I think that the shiny, hard objects (knife and bottle did not work – the knife looks too dark and monotone and the bottle is again too dark, although I quite like the white edges where the breaks are). I liked some of the texture around the twig representing the lichen, but was less impressed by my attempt to show the gleam on the black and grey feathers. The white one was a slight improvement, with more texture and a lighter feel to it.

#8 Mark Making For Texture – Large Black Marker

I tried to make this drawing quickly. After pencilling in rough forms, I used a thick black pen to draw in marks that made me think of the objects: woolly and soft for the scarf; sharp and stabbing/cutting for the knife; soft, yielding and juicy for the melon; jagged and dangerous (I speak from bitter experience! I managed to cut myself while washing this ‘found’ item) for the broken bottle; gnarled and rough for the twig; a mixture of smooth and hairy for the feathers; hard, small objects for the beads and buttons.

I think this was an interesting exercise: to try and forget the forms and to concentrate on the feelings each item evoked in me. I would use this technique again to suggest textures or three-dimensional forms of objects.

#9 White Thread on Black Wool Fabric (Re-purposed Coat)



Inspired by my first attempt at this Assignment, at a blind contour drawing with a pen on paper, I wondered if I could do the same (but without the ‘blind’ bit) using a sewing machine’s sewn line. I tried a small sample first (lower two pictures show the reverse of this first attempt). As you can see, I had ‘fun’ trying to get the thread tension correct. Then on to the bigger piece of fabric (this had a couple of seams in it, but I thought I would just work over them). It was amusing to try, and I liked some of the textures achieved (the scarf, white feather, twig and scattered objects). The finished drawing reminded me of a scratchboard picture, albeit somewhat puckered and distorted. I was going to work in a round quilting frame, but couldn’t get it under the needle. The resulting work would probably have been flatter if I’d attached a stabiliser to the reverse of the wool, first. (However, the fabric was slightly shaped anyway because of its past life as a coat). I can’t say that I particularly enjoyed making these sketches, although I did like some of the effects achieved.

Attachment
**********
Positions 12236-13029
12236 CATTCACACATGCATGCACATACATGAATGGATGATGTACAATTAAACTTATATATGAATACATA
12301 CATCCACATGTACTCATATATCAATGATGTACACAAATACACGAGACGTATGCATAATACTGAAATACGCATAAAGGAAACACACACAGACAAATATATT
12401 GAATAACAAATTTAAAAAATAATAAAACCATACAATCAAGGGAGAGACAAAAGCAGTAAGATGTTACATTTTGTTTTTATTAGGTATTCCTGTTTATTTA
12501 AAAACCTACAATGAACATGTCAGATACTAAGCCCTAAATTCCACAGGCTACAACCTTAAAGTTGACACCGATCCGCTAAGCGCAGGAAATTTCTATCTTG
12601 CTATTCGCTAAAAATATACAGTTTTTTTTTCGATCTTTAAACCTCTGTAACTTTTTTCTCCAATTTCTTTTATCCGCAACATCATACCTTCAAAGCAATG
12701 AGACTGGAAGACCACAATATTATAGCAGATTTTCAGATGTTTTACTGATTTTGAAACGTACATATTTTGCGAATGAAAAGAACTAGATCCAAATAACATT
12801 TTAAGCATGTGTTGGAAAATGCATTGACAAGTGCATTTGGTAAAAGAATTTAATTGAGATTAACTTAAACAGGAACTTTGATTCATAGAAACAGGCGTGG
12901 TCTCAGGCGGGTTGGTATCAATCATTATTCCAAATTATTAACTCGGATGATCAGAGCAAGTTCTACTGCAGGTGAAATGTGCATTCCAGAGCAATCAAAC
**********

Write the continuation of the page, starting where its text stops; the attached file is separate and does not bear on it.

#10 Abstract Patterns Suggesting Textures – Black Fine Pen

A follow-on from drawing #8, looking at the items in a more abstract way with stylised patterns suggesting the textures. I liked some aspects of this drawing: the lines on the knife that were supposed to be fairly straight, but weren’t, interwove to form different densities towards the pointed end. On the scarf area, I tried spaced dots on the more distant area, closer together on the middle part, and faster, overlapping dots on the nearest part. The close dots actually look more like tadpoles, and there are some paler ones where the ink wasn’t reaching the ballpoint quickly enough. I tried to make the ‘feather’ area light and floaty, but it looks squirmy and moving instead. This was similar to the melon area – I was aiming for ‘yielding’ but got ‘wriggly’. I liked the claw-like twig with dark fine circles on it. The spiky form representing the broken glass, I felt would have been better if the whole shape was spiky.

I find that I like the abstract versions best and will explore this in future.